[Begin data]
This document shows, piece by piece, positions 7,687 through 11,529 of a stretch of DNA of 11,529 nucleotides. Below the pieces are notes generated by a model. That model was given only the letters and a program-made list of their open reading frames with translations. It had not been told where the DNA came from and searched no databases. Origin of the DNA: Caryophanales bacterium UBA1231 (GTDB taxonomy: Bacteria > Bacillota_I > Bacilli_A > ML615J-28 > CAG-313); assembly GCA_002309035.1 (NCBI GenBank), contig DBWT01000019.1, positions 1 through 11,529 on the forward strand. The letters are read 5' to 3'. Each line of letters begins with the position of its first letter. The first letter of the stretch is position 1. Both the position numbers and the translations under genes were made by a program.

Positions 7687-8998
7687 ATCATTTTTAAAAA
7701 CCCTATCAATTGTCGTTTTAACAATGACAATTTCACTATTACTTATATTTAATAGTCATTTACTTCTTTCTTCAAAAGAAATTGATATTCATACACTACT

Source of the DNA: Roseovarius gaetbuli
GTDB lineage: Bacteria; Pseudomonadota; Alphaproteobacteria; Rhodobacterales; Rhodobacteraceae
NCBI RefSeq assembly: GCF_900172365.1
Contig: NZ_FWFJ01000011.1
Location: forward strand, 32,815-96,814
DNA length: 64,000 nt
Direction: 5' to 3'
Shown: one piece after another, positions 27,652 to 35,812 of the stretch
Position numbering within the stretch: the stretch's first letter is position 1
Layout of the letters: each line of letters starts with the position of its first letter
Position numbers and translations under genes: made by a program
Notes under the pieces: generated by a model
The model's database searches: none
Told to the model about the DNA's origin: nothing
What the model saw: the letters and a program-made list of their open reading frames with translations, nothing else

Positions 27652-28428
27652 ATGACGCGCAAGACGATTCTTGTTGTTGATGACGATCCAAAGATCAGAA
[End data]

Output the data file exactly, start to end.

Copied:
This document shows, piece by piece, positions 7,687 through 11,529 of a stretch of DNA of 11,529 nucleotides. Below the pieces are notes generated by a model. That model was given only the letters and a program-made list of their open reading frames with translations. It had not been told where the DNA came from and searched no databases. Origin of the DNA: Caryophanales bacterium UBA1231 (GTDB taxonomy: Bacteria > Bacillota_I > Bacilli_A > ML615J-28 > CAG-313); assembly GCA_002309035.1 (NCBI GenBank), contig DBWT01000019.1, positions 1 through 11,529 on the forward strand. The letters are read 5' to 3'. Each line of letters begins with the position of its first letter. The first letter of the stretch is position 1. Both the position numbers and the translations under genes were made by a program.

Positions 7687-8998
7687 ATCATTTTTAAAAA
7701 CCCTATCAATTGTCGTTTTAACAATGACAATTTCACTATTACTTATATTTAATAGTCATTTACTTCTTTCTTCAAAAGAAATTGATATTCATACACTACT

Source of the DNA: Roseovarius gaetbuli
GTDB lineage: Bacteria; Pseudomonadota; Alphaproteobacteria; Rhodobacterales; Rhodobacteraceae
NCBI RefSeq assembly: GCF_900172365.1
Contig: NZ_FWFJ01000011.1
Location: forward strand, 32,815-96,814
DNA length: 64,000 nt
Direction: 5' to 3'
Shown: one piece after another, positions 27,652 to 35,812 of the stretch
Position numbering within the stretch: the stretch's first letter is position 1
Layout of the letters: each line of letters starts with the position of its first letter
Position numbers and translations under genes: made by a program
Notes under the pieces: generated by a model
The model's database searches: none
Told to the model about the DNA's origin: nothing
What the model saw: the letters and a program-made list of their open reading frames with translations, nothing else

Positions 27652-28428
27652 ATGACGCGCAAGACGATTCTTGTTGTTGATGACGATCCAAAGATCAGAA